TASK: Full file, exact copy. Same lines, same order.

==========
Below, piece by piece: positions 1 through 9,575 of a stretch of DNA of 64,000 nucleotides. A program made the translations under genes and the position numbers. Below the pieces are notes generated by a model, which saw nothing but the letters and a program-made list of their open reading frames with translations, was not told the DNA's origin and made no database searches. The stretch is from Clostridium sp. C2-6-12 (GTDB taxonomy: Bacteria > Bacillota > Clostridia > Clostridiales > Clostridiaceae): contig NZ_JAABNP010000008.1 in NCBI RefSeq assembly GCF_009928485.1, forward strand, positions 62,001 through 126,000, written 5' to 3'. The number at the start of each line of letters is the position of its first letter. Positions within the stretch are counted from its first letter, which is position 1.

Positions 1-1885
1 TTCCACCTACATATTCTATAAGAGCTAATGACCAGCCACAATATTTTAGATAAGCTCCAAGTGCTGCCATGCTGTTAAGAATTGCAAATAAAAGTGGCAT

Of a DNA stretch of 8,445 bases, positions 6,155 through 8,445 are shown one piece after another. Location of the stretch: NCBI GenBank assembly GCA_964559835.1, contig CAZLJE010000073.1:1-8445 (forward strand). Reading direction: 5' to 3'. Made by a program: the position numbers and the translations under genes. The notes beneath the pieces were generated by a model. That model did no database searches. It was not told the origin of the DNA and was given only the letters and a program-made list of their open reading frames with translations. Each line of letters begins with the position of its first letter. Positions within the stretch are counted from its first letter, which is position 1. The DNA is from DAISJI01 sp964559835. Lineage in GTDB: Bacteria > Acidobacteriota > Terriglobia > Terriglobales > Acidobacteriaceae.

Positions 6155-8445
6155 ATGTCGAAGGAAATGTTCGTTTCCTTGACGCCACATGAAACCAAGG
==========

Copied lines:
Below, piece by piece: positions 1 through 9,575 of a stretch of DNA of 64,000 nucleotides. A program made the translations under genes and the position numbers. Below the pieces are notes generated by a model, which saw nothing but the letters and a program-made list of their open reading frames with translations, was not told the DNA's origin and made no database searches. The stretch is from Clostridium sp. C2-6-12 (GTDB taxonomy: Bacteria > Bacillota > Clostridia > Clostridiales > Clostridiaceae): contig NZ_JAABNP010000008.1 in NCBI RefSeq assembly GCF_009928485.1, forward strand, positions 62,001 through 126,000, written 5' to 3'. The number at the start of each line of letters is the position of its first letter. Positions within the stretch are counted from its first letter, which is position 1.

Positions 1-1885
1 TTCCACCTACATATTCTATAAGAGCTAATGACCAGCCACAATATTTTAGATAAGCTCCAAGTGCTGCCATGCTGTTAAGAATTGCAAATAAAAGTGGCAT

Of a DNA stretch of 8,445 bases, positions 6,155 through 8,445 are shown one piece after another. Location of the stretch: NCBI GenBank assembly GCA_964559835.1, contig CAZLJE010000073.1:1-8445 (forward strand). Reading direction: 5' to 3'. Made by a program: the position numbers and the translations under genes. The notes beneath the pieces were generated by a model. That model did no database searches. It was not told the origin of the DNA and was given only the letters and a program-made list of their open reading frames with translations. Each line of letters begins with the position of its first letter. Positions within the stretch are counted from its first letter, which is position 1. The DNA is from DAISJI01 sp964559835. Lineage in GTDB: Bacteria > Acidobacteriota > Terriglobia > Terriglobales > Acidobacteriaceae.

Positions 6155-8445
6155 ATGTCGAAGGAAATGTTCGTTTCCTTGACGCCACATGAAACCAAGG